According to the Land Registry Law numbered 2644 (“Land Registry Law”), it is possible for a foreigner to acquire immovable property in Turkey, provided that the acquisition conforms with the legal restrictions in the Turkish Law.
After the amendments made for the 2644 numbered law in 2012, abolishing the reciprocity requirement in the foreign acquisition and allowing foreign real persons and legal entities to acquire real properties in Turkey, foreigners' demand in the real estate sector has considerably increased. By this means, 220.351 immovable have been sold within the period from 2013 to 2020 in Turkey.
According to the Turkish Institute of Statistics’ figure for 2020, foreigners bought 40.812 in Turkey. Even though the restrictions imposed on international travels have led to a significant decrease in property sales during April and May, the sales have re-escalated to the pre-pandemic figures in September 2020, following the re-opening of borders.
The acquisition of immovable property by foreigners in Turkey is regulated in Article 35 of the Land Registry Law. Under the conditions specified in this article, foreign real persons and legal entities will be able to acquire immovable property without satisfying the reciprocity principle. Pursuant to Article 35 of the Land Registry Law, certain legal restrictions have been imposed on foreigners when acquiring a property in Turkey;
Limitations Ratione Loci
The total area of immovable property along with limited real rights of an independent and permanent nature that foreign real persons acquire may not exceed 10% of the land area available as the private property of a sub-province or 30 hectares per person on a nationwide basis. The President of Turkey is authorized to increase the amount up to 60 hectares.
Foreign real persons and legal entities are not allowed to acquire and lease real estate in military forbidden zones and security zones unless permission is obtained.
Limitation Ratione Personae
Foreign real persons who are nationals of countries specified by the President of Turkey may, on condition of compliance with the legal restrictions, acquire immovable property and limited real rights in the country.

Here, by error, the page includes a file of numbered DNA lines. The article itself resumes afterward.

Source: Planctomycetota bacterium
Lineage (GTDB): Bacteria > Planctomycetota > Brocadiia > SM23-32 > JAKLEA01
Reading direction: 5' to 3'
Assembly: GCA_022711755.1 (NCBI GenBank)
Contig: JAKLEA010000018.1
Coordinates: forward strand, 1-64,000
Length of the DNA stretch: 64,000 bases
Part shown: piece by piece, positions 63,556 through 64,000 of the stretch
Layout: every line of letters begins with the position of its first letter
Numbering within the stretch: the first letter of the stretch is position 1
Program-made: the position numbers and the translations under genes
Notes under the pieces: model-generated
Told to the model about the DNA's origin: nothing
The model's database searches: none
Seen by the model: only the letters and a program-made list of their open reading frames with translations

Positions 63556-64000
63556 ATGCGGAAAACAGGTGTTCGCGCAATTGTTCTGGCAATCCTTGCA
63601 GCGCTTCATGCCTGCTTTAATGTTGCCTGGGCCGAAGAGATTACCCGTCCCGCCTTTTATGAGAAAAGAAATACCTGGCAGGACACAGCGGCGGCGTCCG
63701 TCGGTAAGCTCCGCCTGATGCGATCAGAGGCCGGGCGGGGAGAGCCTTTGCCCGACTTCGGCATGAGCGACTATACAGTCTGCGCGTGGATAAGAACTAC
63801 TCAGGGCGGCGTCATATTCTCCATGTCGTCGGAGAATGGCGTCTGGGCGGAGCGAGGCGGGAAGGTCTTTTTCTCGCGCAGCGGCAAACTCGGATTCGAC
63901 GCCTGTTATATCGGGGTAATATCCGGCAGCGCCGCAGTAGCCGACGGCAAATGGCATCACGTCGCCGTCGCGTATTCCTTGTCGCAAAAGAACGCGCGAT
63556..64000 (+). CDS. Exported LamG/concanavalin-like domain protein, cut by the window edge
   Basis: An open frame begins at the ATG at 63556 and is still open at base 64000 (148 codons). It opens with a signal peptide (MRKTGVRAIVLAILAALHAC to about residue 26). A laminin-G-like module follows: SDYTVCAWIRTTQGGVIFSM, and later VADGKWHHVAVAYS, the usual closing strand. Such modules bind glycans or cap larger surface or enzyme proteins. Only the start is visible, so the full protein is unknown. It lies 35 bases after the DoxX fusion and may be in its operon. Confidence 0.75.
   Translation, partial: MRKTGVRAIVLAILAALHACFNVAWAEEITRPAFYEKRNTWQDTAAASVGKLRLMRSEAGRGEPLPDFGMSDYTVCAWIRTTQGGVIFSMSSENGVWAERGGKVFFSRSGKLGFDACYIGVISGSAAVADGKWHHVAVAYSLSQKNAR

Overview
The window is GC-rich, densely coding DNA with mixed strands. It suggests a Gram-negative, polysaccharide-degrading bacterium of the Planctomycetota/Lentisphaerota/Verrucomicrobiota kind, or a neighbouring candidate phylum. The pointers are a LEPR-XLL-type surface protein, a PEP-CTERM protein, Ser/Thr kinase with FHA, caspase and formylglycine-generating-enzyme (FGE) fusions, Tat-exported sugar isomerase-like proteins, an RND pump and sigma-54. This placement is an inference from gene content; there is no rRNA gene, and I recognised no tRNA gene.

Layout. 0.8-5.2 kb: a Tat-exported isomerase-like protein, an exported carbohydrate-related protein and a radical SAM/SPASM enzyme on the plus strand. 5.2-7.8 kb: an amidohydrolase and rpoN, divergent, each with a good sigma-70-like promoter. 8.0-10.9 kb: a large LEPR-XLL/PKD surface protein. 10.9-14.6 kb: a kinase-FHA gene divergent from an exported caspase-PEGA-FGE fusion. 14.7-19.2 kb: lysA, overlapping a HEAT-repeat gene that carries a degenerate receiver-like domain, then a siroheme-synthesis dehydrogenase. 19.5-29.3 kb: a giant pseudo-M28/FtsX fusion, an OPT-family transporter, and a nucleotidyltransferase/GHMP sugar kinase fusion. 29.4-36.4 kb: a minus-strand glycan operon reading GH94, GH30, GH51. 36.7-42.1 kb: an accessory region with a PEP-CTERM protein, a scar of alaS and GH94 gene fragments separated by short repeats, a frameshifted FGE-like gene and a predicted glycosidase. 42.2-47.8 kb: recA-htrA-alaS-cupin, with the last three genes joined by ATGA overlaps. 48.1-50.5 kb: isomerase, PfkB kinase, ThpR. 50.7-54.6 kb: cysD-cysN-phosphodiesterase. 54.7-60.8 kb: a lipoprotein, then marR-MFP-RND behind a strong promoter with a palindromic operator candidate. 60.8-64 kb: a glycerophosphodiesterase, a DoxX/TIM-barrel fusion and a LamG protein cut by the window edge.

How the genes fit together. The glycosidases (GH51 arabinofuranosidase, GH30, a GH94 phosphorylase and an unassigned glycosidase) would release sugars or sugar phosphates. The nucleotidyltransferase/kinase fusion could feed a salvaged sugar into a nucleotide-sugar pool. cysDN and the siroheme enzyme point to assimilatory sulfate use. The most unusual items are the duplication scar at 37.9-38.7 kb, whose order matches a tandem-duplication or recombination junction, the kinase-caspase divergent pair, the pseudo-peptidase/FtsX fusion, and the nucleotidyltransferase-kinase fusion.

Immovable properties that have been acquired contrarily to the provisions of Article 35 of the Land Registry Law and/or have been identified by the relevant Ministry and administration that it is utilized in contrary to its acquisition purposes shall be subject to liquidation procedure.
Besides, as per Article 35/3 of the Land Registry Law, the President may, where the country’s interests so demand, qualify with regards to country, person, geographical region, duration, number, proportion, type, nature, area, and amount, restrict, fully or partially cease or forbid the acquisition of immovable property and limited real rights by foreign real persons and incorporated commercial companies established in foreign countries under the laws of their own countries.
On the other hand, an exclusive condition comes into play, when acquired immovable is unconstructed. In that case, foreign persons shall develop a construction project, that is appropriate to the nature of the immovable. Furthermore, foreigners also acknowledge and undertake before Land Registry Directorate that the approval for the construction project will be obtained from the relevant Ministry, within two years from the acquisition.
If the foreign person does not apply to the Ministry within two years or/and the construction project is not completed within the time limit, the immovable in question shall be subject to liquidation provisions. Moreover, if the immovable is not liquidated by the owner within the period given by the Ministry of Finance, which shall not exceed one year, the immovable shall be liquidated and paid to its owner.
In conclusion, foreign real persons and legal entities may acquire a property in Turkey by complying with the legal limitations enacted in the Land Registry Law. In order to prevent the problems that may arise due to the fact that foreigners are not familiar with the legislation and practice in our country, foreigners should pay regard to the above-mentioned aspects. Unless otherwise, a foreign investor may confront the risk of liquidation.
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